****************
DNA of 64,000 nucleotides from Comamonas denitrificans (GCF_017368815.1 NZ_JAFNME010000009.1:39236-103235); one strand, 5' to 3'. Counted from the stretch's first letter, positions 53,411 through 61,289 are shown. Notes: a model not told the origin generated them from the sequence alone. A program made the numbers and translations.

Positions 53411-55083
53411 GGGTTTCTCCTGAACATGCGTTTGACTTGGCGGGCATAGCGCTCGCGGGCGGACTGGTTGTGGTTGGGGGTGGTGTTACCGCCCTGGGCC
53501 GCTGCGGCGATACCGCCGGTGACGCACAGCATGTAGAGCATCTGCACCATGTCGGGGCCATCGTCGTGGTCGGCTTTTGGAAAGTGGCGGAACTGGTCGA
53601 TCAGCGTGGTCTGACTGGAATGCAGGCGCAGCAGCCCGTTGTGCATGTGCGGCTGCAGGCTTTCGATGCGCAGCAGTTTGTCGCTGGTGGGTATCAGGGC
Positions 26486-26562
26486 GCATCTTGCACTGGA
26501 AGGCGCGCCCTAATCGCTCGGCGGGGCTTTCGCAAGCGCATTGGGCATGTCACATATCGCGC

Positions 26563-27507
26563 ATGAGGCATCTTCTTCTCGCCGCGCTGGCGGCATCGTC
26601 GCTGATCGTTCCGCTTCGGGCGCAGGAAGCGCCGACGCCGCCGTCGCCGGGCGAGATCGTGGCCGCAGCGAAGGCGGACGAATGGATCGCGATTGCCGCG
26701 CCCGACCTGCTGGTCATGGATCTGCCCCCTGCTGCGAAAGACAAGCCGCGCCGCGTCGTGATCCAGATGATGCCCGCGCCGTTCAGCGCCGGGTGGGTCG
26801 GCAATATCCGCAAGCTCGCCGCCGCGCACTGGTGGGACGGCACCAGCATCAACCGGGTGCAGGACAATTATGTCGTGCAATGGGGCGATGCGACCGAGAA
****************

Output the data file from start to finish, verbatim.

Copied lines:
DNA of 64,000 nucleotides from Comamonas denitrificans (GCF_017368815.1 NZ_JAFNME010000009.1:39236-103235); one strand, 5' to 3'. Counted from the stretch's first letter, positions 53,411 through 61,289 are shown. Notes: a model not told the origin generated them from the sequence alone. A program made the numbers and translations.

Positions 53411-55083
53411 GGGTTTCTCCTGAACATGCGTTTGACTTGGCGGGCATAGCGCTCGCGGGCGGACTGGTTGTGGTTGGGGGTGGTGTTACCGCCCTGGGCC
53501 GCTGCGGCGATACCGCCGGTGACGCACAGCATGTAGAGCATCTGCACCATGTCGGGGCCATCGTCGTGGTCGGCTTTTGGAAAGTGGCGGAACTGGTCGA
53601 TCAGCGTGGTCTGACTGGAATGCAGGCGCAGCAGCCCGTTGTGCATGTGCGGCTGCAGGCTTTCGATGCGCAGCAGTTTGTCGCTGGTGGGTATCAGGGC
Positions 26486-26562
26486 GCATCTTGCACTGGA
26501 AGGCGCGCCCTAATCGCTCGGCGGGGCTTTCGCAAGCGCATTGGGCATGTCACATATCGCGC

Positions 26563-27507
26563 ATGAGGCATCTTCTTCTCGCCGCGCTGGCGGCATCGTC
26601 GCTGATCGTTCCGCTTCGGGCGCAGGAAGCGCCGACGCCGCCGTCGCCGGGCGAGATCGTGGCCGCAGCGAAGGCGGACGAATGGATCGCGATTGCCGCG
26701 CCCGACCTGCTGGTCATGGATCTGCCCCCTGCTGCGAAAGACAAGCCGCGCCGCGTCGTGATCCAGATGATGCCCGCGCCGTTCAGCGCCGGGTGGGTCG
26801 GCAATATCCGCAAGCTCGCCGCCGCGCACTGGTGGGACGGCACCAGCATCAACCGGGTGCAGGACAATTATGTCGTGCAATGGGGCGATGCGACCGAGAA